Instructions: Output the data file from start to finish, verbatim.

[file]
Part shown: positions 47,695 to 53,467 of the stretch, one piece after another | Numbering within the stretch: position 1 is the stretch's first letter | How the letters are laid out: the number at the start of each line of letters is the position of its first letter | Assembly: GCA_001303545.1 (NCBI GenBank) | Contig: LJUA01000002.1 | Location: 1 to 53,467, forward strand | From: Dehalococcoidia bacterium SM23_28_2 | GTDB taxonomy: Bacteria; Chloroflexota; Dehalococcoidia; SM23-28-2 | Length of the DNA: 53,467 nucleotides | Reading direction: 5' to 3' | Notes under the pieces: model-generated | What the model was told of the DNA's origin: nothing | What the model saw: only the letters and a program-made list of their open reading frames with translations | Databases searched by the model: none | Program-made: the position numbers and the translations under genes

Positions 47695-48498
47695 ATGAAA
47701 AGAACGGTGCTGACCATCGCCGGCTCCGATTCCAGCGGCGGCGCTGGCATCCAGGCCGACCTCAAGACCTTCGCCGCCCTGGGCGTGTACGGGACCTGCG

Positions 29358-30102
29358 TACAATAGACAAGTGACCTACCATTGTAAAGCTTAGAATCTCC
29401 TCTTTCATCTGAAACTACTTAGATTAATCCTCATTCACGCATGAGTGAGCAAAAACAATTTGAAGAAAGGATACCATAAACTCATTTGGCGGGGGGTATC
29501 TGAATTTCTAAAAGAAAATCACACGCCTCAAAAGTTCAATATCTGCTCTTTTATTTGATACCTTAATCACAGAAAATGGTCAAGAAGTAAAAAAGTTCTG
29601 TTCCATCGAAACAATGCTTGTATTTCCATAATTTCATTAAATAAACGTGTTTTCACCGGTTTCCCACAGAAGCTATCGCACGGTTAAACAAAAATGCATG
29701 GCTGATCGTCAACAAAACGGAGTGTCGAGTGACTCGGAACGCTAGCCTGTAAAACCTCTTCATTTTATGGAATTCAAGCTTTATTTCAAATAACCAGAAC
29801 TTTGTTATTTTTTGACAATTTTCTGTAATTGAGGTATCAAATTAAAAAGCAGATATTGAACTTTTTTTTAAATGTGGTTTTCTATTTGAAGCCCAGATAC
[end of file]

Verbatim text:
Part shown: positions 47,695 to 53,467 of the stretch, one piece after another | Numbering within the stretch: position 1 is the stretch's first letter | How the letters are laid out: the number at the start of each line of letters is the position of its first letter | Assembly: GCA_001303545.1 (NCBI GenBank) | Contig: LJUA01000002.1 | Location: 1 to 53,467, forward strand | From: Dehalococcoidia bacterium SM23_28_2 | GTDB taxonomy: Bacteria; Chloroflexota; Dehalococcoidia; SM23-28-2 | Length of the DNA: 53,467 nucleotides | Reading direction: 5' to 3' | Notes under the pieces: model-generated | What the model was told of the DNA's origin: nothing | What the model saw: only the letters and a program-made list of their open reading frames with translations | Databases searched by the model: none | Program-made: the position numbers and the translations under genes

Positions 47695-48498
47695 ATGAAA
47701 AGAACGGTGCTGACCATCGCCGGCTCCGATTCCAGCGGCGGCGCTGGCATCCAGGCCGACCTCAAGACCTTCGCCGCCCTGGGCGTGTACGGGACCTGCG

Positions 29358-30102
29358 TACAATAGACAAGTGACCTACCATTGTAAAGCTTAGAATCTCC
29401 TCTTTCATCTGAAACTACTTAGATTAATCCTCATTCACGCATGAGTGAGCAAAAACAATTTGAAGAAAGGATACCATAAACTCATTTGGCGGGGGGTATC
29501 TGAATTTCTAAAAGAAAATCACACGCCTCAAAAGTTCAATATCTGCTCTTTTATTTGATACCTTAATCACAGAAAATGGTCAAGAAGTAAAAAAGTTCTG
29601 TTCCATCGAAACAATGCTTGTATTTCCATAATTTCATTAAATAAACGTGTTTTCACCGGTTTCCCACAGAAGCTATCGCACGGTTAAACAAAAATGCATG
29701 GCTGATCGTCAACAAAACGGAGTGTCGAGTGACTCGGAACGCTAGCCTGTAAAACCTCTTCATTTTATGGAATTCAAGCTTTATTTCAAATAACCAGAAC
29801 TTTGTTATTTTTTGACAATTTTCTGTAATTGAGGTATCAAATTAAAAAGCAGATATTGAACTTTTTTTTAAATGTGGTTTTCTATTTGAAGCCCAGATAC